2021 saw the slow and cautious loosening of business travel restrictions and a return to face to face meetings and events for many companies. And while we begin 2022 with a new surge in cases from the omicron variant, the milder strain of the virus suggests all is not lost for corporate travel's recovery.
Instead, the uptick in cases is a reminder that coming back to travel will require new ideas about traveler safety and wellbeing.
In a recent Global Business Travel Association buyer survey, 56 percent of respondents said they were rethinking the ROI of business travel to prioritize traveler wellbeing and safety.
As offices reopen, large meetings and events shift from virtual to hybrid or fully in-person, and road warriors get back to business-as-usual, travel managers need to ensure their company and employees stay safe and up-to-date on local, federal and international travel rules.
But that responsibility is easier to recognize than it is to fulfill. After all, the standard of what’s considered safe in a post-pandemic world is forever changing as the risks associated with travel rise and fall.
For those looking to place a stronger focus on safety as their company returns to travel, here are some adjustments you can make:
1. Be crystal clear on what kind of situation you are sending your people into
Destination requirements around visas, vaccination passports, self-isolation or quarantine change daily. Travelling interstate or internationally in such a dynamic environment makes it challenging for travelers and approvers alike to stay abreast of the current situation and the potential impact on their trip. Bringing all of this information together into the booking process is essential to ensuring you are managing corporate risk and traveler safety appropriately.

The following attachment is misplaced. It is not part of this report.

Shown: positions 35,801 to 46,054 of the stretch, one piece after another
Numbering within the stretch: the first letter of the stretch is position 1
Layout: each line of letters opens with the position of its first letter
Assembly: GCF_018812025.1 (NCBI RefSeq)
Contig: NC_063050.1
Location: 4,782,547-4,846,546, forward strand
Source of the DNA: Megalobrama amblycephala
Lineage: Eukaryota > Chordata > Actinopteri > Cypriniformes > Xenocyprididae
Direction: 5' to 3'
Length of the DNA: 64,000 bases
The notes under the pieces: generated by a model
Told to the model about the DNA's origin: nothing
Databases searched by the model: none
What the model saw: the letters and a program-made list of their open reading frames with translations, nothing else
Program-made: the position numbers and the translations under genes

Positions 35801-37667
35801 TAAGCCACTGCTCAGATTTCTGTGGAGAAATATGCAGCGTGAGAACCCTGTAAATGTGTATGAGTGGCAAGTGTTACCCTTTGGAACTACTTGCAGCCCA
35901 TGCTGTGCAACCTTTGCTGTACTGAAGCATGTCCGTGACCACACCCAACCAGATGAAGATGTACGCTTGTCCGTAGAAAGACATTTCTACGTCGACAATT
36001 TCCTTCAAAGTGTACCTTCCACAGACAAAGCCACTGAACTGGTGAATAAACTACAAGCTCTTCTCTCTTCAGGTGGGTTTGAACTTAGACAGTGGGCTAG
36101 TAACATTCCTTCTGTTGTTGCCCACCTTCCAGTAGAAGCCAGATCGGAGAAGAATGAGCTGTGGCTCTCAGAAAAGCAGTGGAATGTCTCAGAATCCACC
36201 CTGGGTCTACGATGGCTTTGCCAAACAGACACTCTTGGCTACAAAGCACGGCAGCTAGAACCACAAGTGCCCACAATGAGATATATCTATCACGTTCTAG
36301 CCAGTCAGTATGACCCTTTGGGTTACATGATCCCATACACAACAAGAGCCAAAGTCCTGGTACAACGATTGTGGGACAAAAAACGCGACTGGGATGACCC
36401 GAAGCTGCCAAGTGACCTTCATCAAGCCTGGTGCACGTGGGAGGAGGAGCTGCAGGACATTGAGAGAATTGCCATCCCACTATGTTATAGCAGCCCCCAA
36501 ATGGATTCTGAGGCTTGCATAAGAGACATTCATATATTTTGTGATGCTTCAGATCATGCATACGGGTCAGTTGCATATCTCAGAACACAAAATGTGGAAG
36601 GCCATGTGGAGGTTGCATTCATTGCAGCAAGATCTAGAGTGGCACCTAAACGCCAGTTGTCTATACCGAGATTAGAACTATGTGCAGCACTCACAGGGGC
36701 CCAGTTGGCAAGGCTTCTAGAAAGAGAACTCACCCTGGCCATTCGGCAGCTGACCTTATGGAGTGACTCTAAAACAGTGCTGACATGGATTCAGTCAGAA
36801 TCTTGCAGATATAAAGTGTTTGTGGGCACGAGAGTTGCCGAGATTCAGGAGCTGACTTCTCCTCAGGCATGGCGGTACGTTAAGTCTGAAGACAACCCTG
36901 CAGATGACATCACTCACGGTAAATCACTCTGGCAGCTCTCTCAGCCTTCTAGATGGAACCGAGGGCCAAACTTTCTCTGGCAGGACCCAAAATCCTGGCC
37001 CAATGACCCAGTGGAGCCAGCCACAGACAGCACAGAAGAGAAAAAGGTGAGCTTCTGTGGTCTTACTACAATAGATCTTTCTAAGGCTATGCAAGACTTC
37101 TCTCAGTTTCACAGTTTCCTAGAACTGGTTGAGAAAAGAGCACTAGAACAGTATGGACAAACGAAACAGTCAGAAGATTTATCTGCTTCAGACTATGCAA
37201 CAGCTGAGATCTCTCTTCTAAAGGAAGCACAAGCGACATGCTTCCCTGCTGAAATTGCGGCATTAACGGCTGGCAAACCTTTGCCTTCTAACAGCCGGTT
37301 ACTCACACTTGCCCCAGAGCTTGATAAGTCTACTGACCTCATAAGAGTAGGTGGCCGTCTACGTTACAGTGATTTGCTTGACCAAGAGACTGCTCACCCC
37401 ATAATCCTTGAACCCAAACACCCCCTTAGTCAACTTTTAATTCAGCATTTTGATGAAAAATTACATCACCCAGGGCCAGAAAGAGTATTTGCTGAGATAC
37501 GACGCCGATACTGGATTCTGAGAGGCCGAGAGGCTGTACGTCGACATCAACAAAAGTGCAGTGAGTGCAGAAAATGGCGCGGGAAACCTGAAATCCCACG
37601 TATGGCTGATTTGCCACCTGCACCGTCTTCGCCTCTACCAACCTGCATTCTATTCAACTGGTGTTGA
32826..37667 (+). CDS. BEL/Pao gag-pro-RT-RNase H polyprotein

2. Improve your traveler tracking capabilities.
As COVID-19 spread across different countries and regions, the importance of being able to know where their people were became painfully clear to corporates large and small. Since then, technology innovations have made it easier to see at a glance all current and upcoming trips. Be sure this is a capability your online booking tool offers so you can quickly respond to evolving safety threats as they emerge.
3. Make it easy to review protection measures at point of purchase.
Since early 2020, hotel and air suppliers around the globe stepped up to improve safety protocols. Nevertheless, not all providers are following the same standards, which can lead to a nerve-wracking experience for employees trying to follow company policies.
To make this new world easier to navigate for travelers, ensure it’s simple and straightforward to review safety measures of hotels and airlines at the time of booking.
4. Build flexibility into your approval workflows.
When COVID-19 first hit, many companies instituted organization-wide travel bans. But as travel returns, the all-or-nothing approach to trip approval needs to make way for something more flexible. One of the easiest and most effective ways is to build multi-tier approval workflows into your company’s online booking tool.
For example, U.S. domestic travel may be deemed low risk by the company, so an employee booking a trip from California to New York can follow a standard authorization process. However, if that same employee wanted to travel internationally, the company could consider that higher risk and opt to require multiple approvers before the traveler can successfully book.
The return to travel creates the opportunity for companies to do business more effectively than they might otherwise have been able to in a purely virtual environment. Nevertheless, travel managers should use this time to ensure their organizations come back safer than ever before.
Want to learn more about how you can come back not only safer but leaner and smarter, too? Visit https://www.zeno.com/travel.